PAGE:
Comte de Mirabeau -- sexy man!
Wow, I'm busy! With a flu worse than anything I've experienced in years, teaching, marking, researching and preparing for my little sister's upcoming wedding, recreational reading finds itself at the bottom of my to-do list. Still, I have been doing some reading, and I wanted to share some thoughts....
As I briefly mentioned in a previous post, my recent research focuses on two areas: representations of animals and transgressive sexualities. Currently I'm trying to find a way to effectively combine them, and it's proving to be an enjoyable challenge. The Lifted Curtain by Honore Gabriel Riqueti, comte de Mirabeau decidedly falls into the latter category. While he's not known to many, Mirabeau is an eighteenth-century French revolutionary, politician...and writer of erotica.
If his Wikipedia biography can be trusted (doubtful, but let's run with it!), Mirabeau led a colorful life. Disfigurement as the result of smallpox contracted at the age of three only served to earn his father's disdain. He engaged in a plethora of scandalous affairs, was condemned to death and imprisoned, etc., etc. Really, it reads like a novel. Funnily enough he and the Marquis de Sade were acquainted with one another but, despite their similarities, firmly disliked one another. This snippet concerning how he came to be married especially fascinated me:
After several months of failed attempts at being introduced to the heiress, Mirabeau bribed one of the young lady's maids to let him into her residence, where he pretended to have had a sexual encounter with Emilie. To avoid losing face, her father saw that they got married just a couple of days afterwards.
I think I can safely assume that, even back then, this is not the how-we-met story about which a young girl dreamed.
With these biographical tidbits in mind, much of The Lifted Curtain doesn't surprise me: thin on plot, heavy on sexcapades in which rules and inhibitions merit no consideration. I won't delve into details in case any shy readers stumble upon this, but suffice it to say this novella seemingly promotes a libertinism in which anything goes in the bedroom...or out of it for that matter.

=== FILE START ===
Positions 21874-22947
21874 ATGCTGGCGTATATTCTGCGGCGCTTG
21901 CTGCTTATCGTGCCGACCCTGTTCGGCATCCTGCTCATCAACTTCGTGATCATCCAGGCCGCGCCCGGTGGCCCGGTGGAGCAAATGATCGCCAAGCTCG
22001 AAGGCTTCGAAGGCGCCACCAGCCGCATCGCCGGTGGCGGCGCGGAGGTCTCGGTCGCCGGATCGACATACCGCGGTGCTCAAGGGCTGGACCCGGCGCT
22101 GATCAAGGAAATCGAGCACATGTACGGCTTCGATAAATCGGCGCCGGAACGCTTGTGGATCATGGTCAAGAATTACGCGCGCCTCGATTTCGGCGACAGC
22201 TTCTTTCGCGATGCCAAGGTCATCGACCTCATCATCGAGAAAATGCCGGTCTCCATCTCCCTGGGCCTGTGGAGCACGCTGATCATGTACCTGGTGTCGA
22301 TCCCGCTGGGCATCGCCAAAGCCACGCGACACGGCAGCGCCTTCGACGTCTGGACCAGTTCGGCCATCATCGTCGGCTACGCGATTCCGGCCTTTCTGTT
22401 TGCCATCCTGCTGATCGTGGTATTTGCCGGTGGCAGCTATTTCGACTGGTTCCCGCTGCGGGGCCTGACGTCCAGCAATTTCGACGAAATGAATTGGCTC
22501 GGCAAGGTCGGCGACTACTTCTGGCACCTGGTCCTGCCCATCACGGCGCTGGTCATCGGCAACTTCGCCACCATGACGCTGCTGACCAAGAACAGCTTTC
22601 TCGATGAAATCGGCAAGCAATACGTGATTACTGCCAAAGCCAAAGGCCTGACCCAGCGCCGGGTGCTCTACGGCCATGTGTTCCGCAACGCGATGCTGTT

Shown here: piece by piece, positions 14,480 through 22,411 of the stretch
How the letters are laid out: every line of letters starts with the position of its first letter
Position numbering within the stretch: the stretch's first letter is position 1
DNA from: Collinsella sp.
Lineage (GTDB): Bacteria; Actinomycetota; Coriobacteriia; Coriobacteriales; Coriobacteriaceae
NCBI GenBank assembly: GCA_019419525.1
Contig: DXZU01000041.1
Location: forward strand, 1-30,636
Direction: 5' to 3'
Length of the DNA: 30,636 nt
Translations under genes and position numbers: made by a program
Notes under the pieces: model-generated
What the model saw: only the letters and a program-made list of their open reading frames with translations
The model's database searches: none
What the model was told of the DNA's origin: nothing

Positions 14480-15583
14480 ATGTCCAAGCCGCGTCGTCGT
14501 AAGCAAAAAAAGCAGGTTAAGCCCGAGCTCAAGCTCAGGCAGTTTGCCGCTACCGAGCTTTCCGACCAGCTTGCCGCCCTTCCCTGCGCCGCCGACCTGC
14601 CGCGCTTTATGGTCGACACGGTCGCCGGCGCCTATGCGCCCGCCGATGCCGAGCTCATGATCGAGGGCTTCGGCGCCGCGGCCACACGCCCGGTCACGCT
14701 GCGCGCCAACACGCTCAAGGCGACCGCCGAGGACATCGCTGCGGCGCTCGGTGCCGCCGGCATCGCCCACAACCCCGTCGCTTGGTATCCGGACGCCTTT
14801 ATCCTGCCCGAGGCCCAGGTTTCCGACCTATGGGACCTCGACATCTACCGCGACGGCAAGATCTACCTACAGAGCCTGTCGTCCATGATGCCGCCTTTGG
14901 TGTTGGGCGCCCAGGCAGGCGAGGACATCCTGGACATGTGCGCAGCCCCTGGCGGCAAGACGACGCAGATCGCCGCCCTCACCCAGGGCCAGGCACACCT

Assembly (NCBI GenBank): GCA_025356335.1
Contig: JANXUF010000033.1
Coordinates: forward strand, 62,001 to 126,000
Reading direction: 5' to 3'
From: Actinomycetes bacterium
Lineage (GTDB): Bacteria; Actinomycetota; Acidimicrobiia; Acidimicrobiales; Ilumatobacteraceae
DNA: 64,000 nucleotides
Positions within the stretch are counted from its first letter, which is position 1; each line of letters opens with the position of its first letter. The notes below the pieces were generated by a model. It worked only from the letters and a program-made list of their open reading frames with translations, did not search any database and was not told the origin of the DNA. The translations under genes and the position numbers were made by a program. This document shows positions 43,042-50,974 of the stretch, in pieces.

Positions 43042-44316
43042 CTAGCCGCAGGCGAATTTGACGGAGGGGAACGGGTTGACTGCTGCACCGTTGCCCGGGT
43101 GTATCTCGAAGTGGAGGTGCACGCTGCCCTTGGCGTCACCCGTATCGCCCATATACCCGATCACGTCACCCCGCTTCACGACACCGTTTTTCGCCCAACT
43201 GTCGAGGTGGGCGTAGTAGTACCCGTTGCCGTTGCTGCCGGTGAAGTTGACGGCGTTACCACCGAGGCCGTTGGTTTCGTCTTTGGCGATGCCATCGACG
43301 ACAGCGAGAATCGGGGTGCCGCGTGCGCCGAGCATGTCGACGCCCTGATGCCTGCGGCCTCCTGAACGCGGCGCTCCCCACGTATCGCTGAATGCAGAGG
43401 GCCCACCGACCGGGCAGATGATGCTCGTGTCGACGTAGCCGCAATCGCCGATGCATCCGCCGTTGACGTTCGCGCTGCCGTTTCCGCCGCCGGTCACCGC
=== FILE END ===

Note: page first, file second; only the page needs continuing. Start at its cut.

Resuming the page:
Yet in The Lifted Curtain and other similar texts I've noticed a worrying trend. While this novella smugly claims to promote sexual freedom in a repressive society, sexually liberated women undoubtedly threaten Mirabeau and his contemporaries. At the very least, a palpable air of discomfort permeates the genre. A stock figure emerges time and again: the woman who is too unrestrained, enjoys sex too much and inevitably comes to a bad end.
The character of Rose serves as a manifestation of archetype. Well, she's not a character, as I'm not sure Mirabeau explores any fictional personage with enough depth to warrant the term; so there's not much to say about her. What happens to her intrigues me. Shortly after her introduction in the narrative, the protagonist's father figure divulges the following:
Rose will be the victim of her own passion and fiery temperament. There is no holding her back. Already she is abandoning herself to pleasure with a fury that I have never before seen in a woman. You can bet your last franc that she will pay a heavy penalty for her excesses.
Strong words. Interestingly enough, the father figure in question exhibits the most taboo behaviour in the narrative. By far. Nevertheless, his actions are unreservedly excused while the author condemns the woman. Sure enough, she soon meets the afore-mentioned inevitable bad end:
Unable to stop herself in her mad drive for pleasure. Rose finally succumbed to it. When she stopped menstruating, she had an abortion, which took a terrible toll on her. She suffered from agonizing fits of dizziness and her sight began to fail. She more resembled a walking wraith than a human being. The cheerful spirited young woman had vanished. Finally, the lingering illness brought her to the grave.
What's curious to me as a reader is this: we so often write off, no pun inteded, authors like Dickens for his blatant sexism. (And rightfully so! Much as I love him, misogyny was his flaw.) Yet Mirabeau, the Marquis de Sade and others often get a free pass because they're hiding behind this mask of sexual freedom. What they really mean is sexual freedom for men, or sexual liberation for women as it serves men's purposes. In my mind, this doesn't qualify as liberation at all. They are, as the film incarnation of Bridget Jones would say, 'just as bad as the rest of them.' Many have labelled this genre as progressive, but I just don't see it. While Mirabeau cries for revolution and liberty, his gender politics remain archaic.
Have you noticed any similar dichotomies between what authors claim to promote and what their writing actually suggests? I feel like this happens more frequently than we readers notice or acknowledge. But now that it's on my mind I'm trying to think of further instances. Can you offer any examples?